How to Protect Yourself When Buying a Company
March 23, 2022
Buying a business is not like buying a house. Of course, the home inspector may miss something during the course of their assessment which could lead to the purchase of a bit of a money pit. Miss something when doing due diligence in the course of purchasing a company and you may find yourself in severe financial and legal trouble.
The prospect of buying a company to become your own boss or to expand your business operations can be exhilarating. You simply need to make sure that you protect yourself, from first contact through closing the deal. The best way you can do that is by working with an attorney who specializes in business law.
At Coppaken Law Firm, we not only practice business law, but Attorney Jeff Coppaken was also in the business world for a decade before going to law school. We combine business experience with reliable legal advocacy to serve clients in Overland Park, Kansas, Kansas City, Missouri, and throughout Jackson and Johnson counties.
Steps to Protect Yourself
When Buying a Company
If you are purchasing a business in its entirety, you agree to take the good with the bad. Most companies are going to have both, so you should take the following steps to protect yourself.
Begin with a carefully-crafted letter of intent to be signed by you and the current owner of the company. The purpose of the letter is to express your interest in buying the company and the company’s agreement to suspend negotiating a purchase with any other party. The terms of that suspension should be clear and detailed. It should also be clear that you are not making a commitment to purchase the company, only to investigate the company more fully within a certain period of time. You would be wise to work with a business law attorney to craft this letter, especially if the business owner asks you to relax any provisions you request them to honor.
Thoroughly investigate the company’s history and legal status. Do not rely on the owner to fully disclose all pending lawsuits, investigations, and other legal matters. You will need to explore all potential avenues from Better Business Bureau complaints and workers’ compensation claims to collection actions filed against the company. Verify that the company’s corporate structure is appropriate and that it is in full compliance with that structure in its operations. You may decide these are liabilities you don’t want to buy.
Conduct a deep review of the company’s financial history and current financial status. Review several years’ worth of tax returns, profit-and-loss statements, accounts payable and receivable, bank statements, investments, liabilities, and debts. You may want to hire an accountant to help with this review.
Assess inventory, equipment, and real property to ensure their condition. You will need to consider the cost of repairing and replacing any of these when agreeing to a purchase price.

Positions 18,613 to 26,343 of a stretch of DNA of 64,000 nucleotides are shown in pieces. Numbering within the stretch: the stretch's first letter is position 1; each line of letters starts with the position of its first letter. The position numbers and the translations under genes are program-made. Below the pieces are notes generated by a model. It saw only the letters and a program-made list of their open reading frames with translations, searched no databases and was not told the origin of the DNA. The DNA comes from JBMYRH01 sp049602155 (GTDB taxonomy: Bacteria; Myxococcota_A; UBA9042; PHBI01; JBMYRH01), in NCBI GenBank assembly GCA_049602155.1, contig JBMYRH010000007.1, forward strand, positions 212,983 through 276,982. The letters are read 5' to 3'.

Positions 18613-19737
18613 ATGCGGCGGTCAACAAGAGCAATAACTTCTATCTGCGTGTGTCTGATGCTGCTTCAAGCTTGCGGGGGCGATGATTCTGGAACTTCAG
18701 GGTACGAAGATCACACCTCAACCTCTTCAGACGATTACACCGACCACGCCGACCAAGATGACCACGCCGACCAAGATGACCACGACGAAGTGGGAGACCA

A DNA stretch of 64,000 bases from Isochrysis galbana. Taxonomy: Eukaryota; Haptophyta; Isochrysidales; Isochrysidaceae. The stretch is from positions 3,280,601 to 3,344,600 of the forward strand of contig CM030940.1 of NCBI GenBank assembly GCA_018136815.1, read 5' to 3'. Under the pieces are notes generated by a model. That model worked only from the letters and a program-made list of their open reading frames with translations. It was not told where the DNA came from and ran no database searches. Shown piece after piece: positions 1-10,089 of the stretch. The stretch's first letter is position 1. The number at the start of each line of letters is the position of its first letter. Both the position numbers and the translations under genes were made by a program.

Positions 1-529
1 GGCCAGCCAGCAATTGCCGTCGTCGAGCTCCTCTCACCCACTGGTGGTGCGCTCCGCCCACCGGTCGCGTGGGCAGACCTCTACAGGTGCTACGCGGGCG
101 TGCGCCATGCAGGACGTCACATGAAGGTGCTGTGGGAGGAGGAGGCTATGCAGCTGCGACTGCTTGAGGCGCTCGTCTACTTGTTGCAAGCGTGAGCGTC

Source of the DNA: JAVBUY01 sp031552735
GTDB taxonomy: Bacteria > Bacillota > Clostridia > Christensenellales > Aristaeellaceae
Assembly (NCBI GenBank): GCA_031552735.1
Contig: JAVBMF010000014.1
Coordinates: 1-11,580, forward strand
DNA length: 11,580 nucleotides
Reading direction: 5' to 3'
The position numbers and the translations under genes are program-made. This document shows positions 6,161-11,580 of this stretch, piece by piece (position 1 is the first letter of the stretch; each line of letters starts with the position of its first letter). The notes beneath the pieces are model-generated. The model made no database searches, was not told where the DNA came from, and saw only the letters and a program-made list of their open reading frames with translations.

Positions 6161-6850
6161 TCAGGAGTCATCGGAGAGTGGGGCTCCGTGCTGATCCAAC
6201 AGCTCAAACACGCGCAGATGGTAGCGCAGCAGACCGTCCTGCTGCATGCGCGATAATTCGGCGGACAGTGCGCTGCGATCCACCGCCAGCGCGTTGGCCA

Review and assess existing contracts, including leases, vendor contracts, employee contracts, and those related to ownership of intellectual property. If you will need to honor them, or if you need to rely upon them remaining intact, you need that information before you buy.
Ask the business owner to sign certain documents that can protect your purchase, including non-compete agreements and truth-in-disclosure agreements. You may also want them to agree to withhold the final purchase price for a period of time during which you can verify the seller does everything agreed to prior to the close of the sale.
Hire an experienced mergers and acquisitions attorney. This list of steps to take should convince you of the value of working with an attorney to protect you throughout the process.
What Are the Potential Pitfalls
and How Might I Avoid Them?
There are potential pitfalls in every step of the process. First and foremost is the temptation to cut corners on due diligence. Due diligence can be exhausting and costly, but investing adequate time and money is necessary to keep you from buying expensive problems with even more expensive solutions.
Remember that everything you learn about a company’s assets and liabilities helps you establish the value of the purchase price. A failure in any of the preceding steps has the potential to ruin you financially. You need to know every “buried body” to look for and where to look for it. If, for example, you fail to uncover that the company’s liability insurer is dropping them as a result of one too many personal injury lawsuits, you inherit the insurer’s departure and the challenge of finding coverage elsewhere.
How Can a Business Attorney Help Me?
Buying a company is like crossing a minefield. The walk may seem to be fine until you step on a mine you didn’t know was there.
Don’t take that walk alone. A mergers and acquisitions attorney knows how the process works and the exhaustive list of items that need to be explored. Your attorney helps you navigate the minefield, protecting your best interests and financial investments.
Rely on Coppaken Law Firm
At Coppaken Law Firm, we have walked dozens of clients from Overland Park, Kansas, and Kansas City, Missouri, through mergers and acquisitions. We have also seen what happens when a buyer fails to do their due diligence, either out of inexperience, haste, or incompetence.
Don’t let that happen to you. To begin your journey to buy another company, call Coppaken Law Firm now. We are prepared to take that journey with you.